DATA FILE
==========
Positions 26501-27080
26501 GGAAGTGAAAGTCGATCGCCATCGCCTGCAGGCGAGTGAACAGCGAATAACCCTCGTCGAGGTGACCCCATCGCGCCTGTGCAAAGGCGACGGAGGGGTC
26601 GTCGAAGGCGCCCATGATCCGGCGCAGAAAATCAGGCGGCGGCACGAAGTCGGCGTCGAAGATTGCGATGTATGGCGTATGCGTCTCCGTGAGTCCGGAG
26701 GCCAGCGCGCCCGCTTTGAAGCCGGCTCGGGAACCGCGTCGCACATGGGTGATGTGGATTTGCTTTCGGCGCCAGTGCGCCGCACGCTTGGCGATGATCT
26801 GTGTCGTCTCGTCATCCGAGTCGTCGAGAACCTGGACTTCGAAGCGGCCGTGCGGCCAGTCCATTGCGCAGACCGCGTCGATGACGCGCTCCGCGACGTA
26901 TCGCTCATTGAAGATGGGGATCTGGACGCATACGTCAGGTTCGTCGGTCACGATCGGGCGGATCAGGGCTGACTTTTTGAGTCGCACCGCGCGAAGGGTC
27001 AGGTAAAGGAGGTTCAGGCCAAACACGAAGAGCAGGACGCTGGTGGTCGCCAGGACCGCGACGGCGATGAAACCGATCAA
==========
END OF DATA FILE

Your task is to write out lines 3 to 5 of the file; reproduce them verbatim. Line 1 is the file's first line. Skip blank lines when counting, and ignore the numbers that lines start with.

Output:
26601 GTCGAAGGCGCCCATGATCCGGCGCAGAAAATCAGGCGGCGGCACGAAGTCGGCGTCGAAGATTGCGATGTATGGCGTATGCGTCTCCGTGAGTCCGGAG
26701 GCCAGCGCGCCCGCTTTGAAGCCGGCTCGGGAACCGCGTCGCACATGGGTGATGTGGATTTGCTTTCGGCGCCAGTGCGCCGCACGCTTGGCGATGATCT
26801 GTGTCGTCTCGTCATCCGAGTCGTCGAGAACCTGGACTTCGAAGCGGCCGTGCGGCCAGTCCATTGCGCAGACCGCGTCGATGACGCGCTCCGCGACGTA